Lord of the Rings: War in the North is a co-op action RPG in that takes place in J.R.R. Tolkien’s famed fantasy universe, and details the events that occur around The Lord of the Rings, but which doesn’t actually include many of the actual written events from the story. The game follows the style of the films, but also includes many settings and characters from the book. Personally, I love The Lord of the Rings series. I make a point of reading the entire series through at least once every two years or so. But those are the books. The question is: does this game capture the essence of The Lord of the Rings? Or is it best consigned to the Cracks of Doom? Let’s find out.
Since this is a video game review, you’re going to get a small smattering of video game history here, since you may not be aware of War in the North‘s pedigree. If you’re a fan of RPGs, you’ll recognize the names Black Isle Studios and BioWare, the wonderful people who created the classic PC RPG Baldur’s Gate. The sequel to the game, Baldur’s Gate: Dark Alliance, was created Snowblind Studios (the history of WHY this was the case is a little too much for this review), and to this end, Snowblind created the Dark Alliance Engine to run the game’s graphics. The Dark Alliance Engine saw most of its use on the PS2 and original Xbox (notably for the hilarious Bard’s Tale spoof RPG), but the engine has since been upgraded from it’s last-gen habitat to bring us War in the North. That’s enough history for now, though. Let’s see what this game is about.
Lord of the Rings: War in the North follows the adventures of three characters: Farin son of Norin, a dwarf warrior (a character class called “Champion” for this game), Eredan son of Baranor, a human ranger (Dúnadan in the lore of Middle Earth, and also incidentally the same class as Aragorn), and Andriel of Rivendell, the token female mage (called a “Loremaster” in this game). The plot of the game follows what events were transpiring in the north of Middle Earth while Frodo and his companions were merrily skipping along the road from the Shire toward Mordor. The game introduces one of Sauron’s lieutentants, Agandaûr (pronounced “agg-an-dower” for those of you unused to Tolkien’s usage of non-standard letters), as this game’s Big Bad. Along the way to figuring out what Agandaûr is up to, you’ll take the heroes wading through swathes of goblins, undead, trolls, and other such Tolkienesque monsters. You’ll also run into many of the characters from the films and the novels, so for anyone who is a massive fan of the series, it’s a treat meeting some of the characters in person.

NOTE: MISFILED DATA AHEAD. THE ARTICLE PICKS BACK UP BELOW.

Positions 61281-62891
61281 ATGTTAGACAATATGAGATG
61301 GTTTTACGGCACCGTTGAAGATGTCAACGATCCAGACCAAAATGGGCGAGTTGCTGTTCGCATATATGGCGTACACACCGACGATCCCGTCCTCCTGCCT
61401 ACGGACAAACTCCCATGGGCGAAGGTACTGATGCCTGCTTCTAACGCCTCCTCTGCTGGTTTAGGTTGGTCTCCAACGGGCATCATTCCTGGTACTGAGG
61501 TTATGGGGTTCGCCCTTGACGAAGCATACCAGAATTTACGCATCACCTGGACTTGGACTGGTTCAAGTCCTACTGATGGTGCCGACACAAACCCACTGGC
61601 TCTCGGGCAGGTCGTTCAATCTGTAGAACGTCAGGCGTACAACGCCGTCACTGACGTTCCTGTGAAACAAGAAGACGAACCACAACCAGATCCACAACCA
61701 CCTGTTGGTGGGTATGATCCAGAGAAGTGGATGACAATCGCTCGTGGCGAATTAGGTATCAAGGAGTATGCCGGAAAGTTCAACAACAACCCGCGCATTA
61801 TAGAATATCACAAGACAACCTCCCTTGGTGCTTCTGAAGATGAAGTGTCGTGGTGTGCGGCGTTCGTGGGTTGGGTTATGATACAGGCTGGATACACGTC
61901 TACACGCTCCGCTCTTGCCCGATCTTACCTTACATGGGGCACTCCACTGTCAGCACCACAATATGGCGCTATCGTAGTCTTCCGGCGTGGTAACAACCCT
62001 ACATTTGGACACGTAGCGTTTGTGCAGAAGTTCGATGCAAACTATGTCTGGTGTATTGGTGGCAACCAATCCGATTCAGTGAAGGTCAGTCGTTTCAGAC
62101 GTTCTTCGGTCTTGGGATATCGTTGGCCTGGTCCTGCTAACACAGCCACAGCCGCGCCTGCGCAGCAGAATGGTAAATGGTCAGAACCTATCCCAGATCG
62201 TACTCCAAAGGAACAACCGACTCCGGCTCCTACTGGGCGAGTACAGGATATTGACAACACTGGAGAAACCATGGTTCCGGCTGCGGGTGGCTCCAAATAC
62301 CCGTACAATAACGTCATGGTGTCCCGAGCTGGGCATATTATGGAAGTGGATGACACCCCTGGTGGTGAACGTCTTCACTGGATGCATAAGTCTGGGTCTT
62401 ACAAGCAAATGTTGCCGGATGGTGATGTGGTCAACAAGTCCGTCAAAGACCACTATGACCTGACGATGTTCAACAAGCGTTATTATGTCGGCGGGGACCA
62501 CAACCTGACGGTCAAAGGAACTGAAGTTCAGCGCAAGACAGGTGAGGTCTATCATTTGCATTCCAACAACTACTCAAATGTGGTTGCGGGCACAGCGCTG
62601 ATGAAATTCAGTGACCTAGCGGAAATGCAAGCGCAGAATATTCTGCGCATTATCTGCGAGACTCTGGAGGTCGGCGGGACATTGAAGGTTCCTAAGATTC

I would be lying if I said that the upgraded Dark Alliance Engine didn’t look pretty, because the game is definitely incredibly atmospheric and suitably moody, as befits the scenario. Whether you’re flouncing about the Barrow Downs, or larking about on the Ettenmoors, the game depicts the settings much in the way you might have imagined it. Settings that take place in the films, such as Bree and Rivendell, for instance, are also depicted according to the film’s portrayals. And where the artists had to take bits of inspiration from both, it was faithful enough that it didn’t feel out of place. For example, it was interesting coming face to face with Elladan and Elrohir, the two sons of Elrond, early on in the game, because even if you weren’t aware that they were Elrond’s sons, their faces are so closely modelled on Hugo Weaving’s that it’s impossible to come to any other conclusion!